Posts Tagged ‘Chrysler Museum’

Today, we conclude our journey through Animals in Ancient Art [Part 1 here; Part 2 here], featuring works on view at the Chrysler Museum in Norfolk, VA. The Chrysler Museum is free to the public, so you can enjoy a day strolling amongst the exhibits.

These works of art, used for everyday purposes or ritualistic activities, come from the Roman Empire, Greece, and Egypt. As shown here, animals have long inspired the imaginations of artists and artisans. The oldest object featured in this gallery is an Egyptian tomb lintel with hieroglyphs, dated to 2375-2287 B.C.E. [Before Common Era] — which means it is over 4,300 years old!

[Related: How Do Scientists Date Ancient Things?]

Note: Photos of 4 Egyptian figurines are from website; my photos of those objects did not turn out well.

This slideshow requires JavaScript.


Read Full Post »

Today we continue our journey through Animals in Ancient Art, featuring works on view at the Chrysler Museum in Norfolk, Virginia. The Chrysler Museum is free to the public, so you can see how impressive these works are, up-close.

As shown here, animals have inspired objects created for daily use and ritual use for many centuries. The bond between humans and animals is not a modern creation; animals have been revered for their strength, wisdom, and as symbols of good fortune throughout history.

Learn more about the symbolism of animals in ancient Chinese art. 

The artworks in this gallery were collected in Persia, China, and Japan. The oldest object in the selection presented here is a Chinese wine jug featuring birds and fish; it is dated to approximately 500 B.C.E. [Before Common Era].

This is only a sampling of the items you’ll find in the museum’s collection. Enjoy!

This slideshow requires JavaScript.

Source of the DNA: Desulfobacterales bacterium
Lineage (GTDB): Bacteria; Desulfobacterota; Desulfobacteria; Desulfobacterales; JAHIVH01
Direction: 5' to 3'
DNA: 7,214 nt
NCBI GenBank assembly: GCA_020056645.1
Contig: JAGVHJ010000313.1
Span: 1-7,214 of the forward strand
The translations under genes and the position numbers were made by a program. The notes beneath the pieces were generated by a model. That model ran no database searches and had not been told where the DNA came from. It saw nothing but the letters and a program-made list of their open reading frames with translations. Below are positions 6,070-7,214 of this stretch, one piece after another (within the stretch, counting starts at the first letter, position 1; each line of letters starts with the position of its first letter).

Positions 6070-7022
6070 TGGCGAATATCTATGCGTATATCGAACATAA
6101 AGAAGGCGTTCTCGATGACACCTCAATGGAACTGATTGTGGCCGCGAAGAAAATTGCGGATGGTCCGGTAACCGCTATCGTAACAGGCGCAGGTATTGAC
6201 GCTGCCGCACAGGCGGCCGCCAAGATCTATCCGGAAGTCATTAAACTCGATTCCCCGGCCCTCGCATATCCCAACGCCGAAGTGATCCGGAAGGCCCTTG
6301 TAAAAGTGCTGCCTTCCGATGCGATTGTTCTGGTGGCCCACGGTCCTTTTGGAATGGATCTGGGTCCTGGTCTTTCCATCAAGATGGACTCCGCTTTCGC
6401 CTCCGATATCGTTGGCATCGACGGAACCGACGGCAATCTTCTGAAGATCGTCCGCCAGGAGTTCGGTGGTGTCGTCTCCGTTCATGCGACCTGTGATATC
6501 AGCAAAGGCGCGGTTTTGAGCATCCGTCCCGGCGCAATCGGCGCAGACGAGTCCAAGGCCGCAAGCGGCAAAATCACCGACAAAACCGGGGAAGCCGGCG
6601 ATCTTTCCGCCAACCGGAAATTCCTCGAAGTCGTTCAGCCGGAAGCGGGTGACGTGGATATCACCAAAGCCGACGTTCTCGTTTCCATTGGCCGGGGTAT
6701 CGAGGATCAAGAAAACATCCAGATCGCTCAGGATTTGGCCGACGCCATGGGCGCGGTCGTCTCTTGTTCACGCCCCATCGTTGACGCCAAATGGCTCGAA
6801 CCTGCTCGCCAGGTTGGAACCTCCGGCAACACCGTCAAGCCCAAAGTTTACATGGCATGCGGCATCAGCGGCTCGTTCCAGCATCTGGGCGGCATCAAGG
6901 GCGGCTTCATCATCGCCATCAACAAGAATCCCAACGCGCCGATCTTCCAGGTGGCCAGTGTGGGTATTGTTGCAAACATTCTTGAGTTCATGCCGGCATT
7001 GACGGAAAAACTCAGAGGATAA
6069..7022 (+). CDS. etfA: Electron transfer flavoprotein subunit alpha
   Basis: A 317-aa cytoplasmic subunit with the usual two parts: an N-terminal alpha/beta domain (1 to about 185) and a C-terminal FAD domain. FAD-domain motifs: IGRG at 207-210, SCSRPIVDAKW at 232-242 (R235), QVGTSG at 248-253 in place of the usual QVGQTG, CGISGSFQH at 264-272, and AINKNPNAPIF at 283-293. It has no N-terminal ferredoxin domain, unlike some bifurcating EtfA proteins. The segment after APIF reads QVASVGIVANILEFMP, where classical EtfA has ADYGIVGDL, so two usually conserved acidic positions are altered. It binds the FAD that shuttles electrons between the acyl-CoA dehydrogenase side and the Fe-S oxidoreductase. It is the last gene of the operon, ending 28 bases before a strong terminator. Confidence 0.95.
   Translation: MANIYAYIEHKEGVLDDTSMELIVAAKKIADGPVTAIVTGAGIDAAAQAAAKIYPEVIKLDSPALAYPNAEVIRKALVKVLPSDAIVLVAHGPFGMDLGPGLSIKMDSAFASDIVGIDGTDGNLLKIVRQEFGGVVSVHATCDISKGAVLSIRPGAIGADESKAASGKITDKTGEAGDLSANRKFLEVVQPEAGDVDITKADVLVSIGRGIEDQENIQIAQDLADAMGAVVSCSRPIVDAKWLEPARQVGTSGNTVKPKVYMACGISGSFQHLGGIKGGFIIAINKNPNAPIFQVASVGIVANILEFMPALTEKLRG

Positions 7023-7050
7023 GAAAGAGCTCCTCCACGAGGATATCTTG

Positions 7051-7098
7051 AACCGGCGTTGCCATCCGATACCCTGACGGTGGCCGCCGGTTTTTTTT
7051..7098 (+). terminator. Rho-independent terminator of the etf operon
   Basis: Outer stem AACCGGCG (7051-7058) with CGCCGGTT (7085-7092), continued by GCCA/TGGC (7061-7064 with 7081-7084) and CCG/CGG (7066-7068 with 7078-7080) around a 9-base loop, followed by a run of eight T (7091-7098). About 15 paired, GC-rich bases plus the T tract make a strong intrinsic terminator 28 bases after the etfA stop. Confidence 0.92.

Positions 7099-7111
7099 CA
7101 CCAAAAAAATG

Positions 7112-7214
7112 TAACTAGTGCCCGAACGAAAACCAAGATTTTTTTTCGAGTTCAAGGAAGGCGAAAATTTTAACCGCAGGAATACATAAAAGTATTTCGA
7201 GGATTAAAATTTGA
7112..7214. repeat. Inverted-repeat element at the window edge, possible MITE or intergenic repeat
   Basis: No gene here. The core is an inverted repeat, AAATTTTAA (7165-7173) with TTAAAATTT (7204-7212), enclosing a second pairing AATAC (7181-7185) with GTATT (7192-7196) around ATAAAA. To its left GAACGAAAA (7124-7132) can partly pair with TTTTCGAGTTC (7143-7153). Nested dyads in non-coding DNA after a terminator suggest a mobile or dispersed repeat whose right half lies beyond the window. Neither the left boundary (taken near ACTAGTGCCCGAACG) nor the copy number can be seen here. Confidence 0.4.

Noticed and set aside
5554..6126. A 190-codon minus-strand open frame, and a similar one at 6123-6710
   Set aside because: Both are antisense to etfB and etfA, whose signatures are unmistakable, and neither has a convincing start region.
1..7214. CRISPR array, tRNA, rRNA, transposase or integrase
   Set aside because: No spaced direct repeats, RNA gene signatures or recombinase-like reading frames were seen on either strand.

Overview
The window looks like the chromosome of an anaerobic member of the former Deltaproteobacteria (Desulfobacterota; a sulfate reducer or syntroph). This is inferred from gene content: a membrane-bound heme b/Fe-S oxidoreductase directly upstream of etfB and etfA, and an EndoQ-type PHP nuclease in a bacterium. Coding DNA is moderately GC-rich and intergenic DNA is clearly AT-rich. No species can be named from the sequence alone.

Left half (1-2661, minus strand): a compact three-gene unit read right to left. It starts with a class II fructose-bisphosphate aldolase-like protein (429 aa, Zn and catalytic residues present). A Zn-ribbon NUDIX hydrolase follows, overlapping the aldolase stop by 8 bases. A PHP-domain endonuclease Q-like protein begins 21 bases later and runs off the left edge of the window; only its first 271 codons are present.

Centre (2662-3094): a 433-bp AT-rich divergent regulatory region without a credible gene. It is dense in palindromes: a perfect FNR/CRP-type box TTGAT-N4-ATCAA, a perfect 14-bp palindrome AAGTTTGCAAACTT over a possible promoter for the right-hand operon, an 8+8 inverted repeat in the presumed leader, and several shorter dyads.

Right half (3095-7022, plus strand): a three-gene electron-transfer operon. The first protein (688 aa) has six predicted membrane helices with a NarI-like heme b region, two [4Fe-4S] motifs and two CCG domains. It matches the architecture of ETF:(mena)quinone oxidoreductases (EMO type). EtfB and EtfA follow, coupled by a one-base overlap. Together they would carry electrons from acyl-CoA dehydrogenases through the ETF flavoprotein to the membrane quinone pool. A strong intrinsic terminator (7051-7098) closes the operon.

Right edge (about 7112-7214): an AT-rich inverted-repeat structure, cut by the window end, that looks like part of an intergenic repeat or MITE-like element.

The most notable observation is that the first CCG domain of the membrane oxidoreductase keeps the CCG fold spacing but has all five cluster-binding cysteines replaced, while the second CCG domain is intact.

Read Full Post »

Recently, we blogged about Animals In Art, featuring contemporary artworks spotlighting our beloved pets. At Little Creek Veterinary Clinic, we know that animals have been revered throughout human history as a source of fascination and inspiration.

Today, we begin a walk through Animals in Ancient Art, featuring works on view at the Chrysler Museum. The Chrysler Museum is free to the public, so grab a friend or loved one and see these amazing works [some estimated at over a thousand years old!] for yourself.

Today’s journey through Animals in Ancient Art begins in the Americas (Mesoamerica). Many of these sculptures are estimated to have been created in the years 100-900 C.E. [Common Era, aka A.D.], and one may have originated in 100 B.C.E. [Before Common Era]. The “cat cloth” is estimated to have been created in the years 1100 – 1460 C.E. For complete details on the age and origin of each piece, visit the Chrysler Museum. 

This slideshow requires JavaScript.

Read Full Post »

     If you’re a fan of the popular children’s book series, Curious George, you’ll want to make tracks to the Chrysler Museum this summer to catch “Curious George Saves the Day:  The Art of Margret and H. A. Rey.”   

     I spent a recent afternoon taking in the exhibit, which includes archival papers, original illustrations, photographs by Margret Rey and audio interviews with the authors.  An interactive monitor allows visitors to trace Hans and Margret Rey’s journey from Europe to the Americas.  The Reys’ story has an important historical context:  that of a Jewish couple fleeing Europe as the Nazis moved in.  In fact, the couple were living in Paris at the time of their escape.  Although their journey was, at times, harrowing, the conclusion was ultimately uplifting.  The Reys have stated that drawings of Curious George saved them on at least two occasions.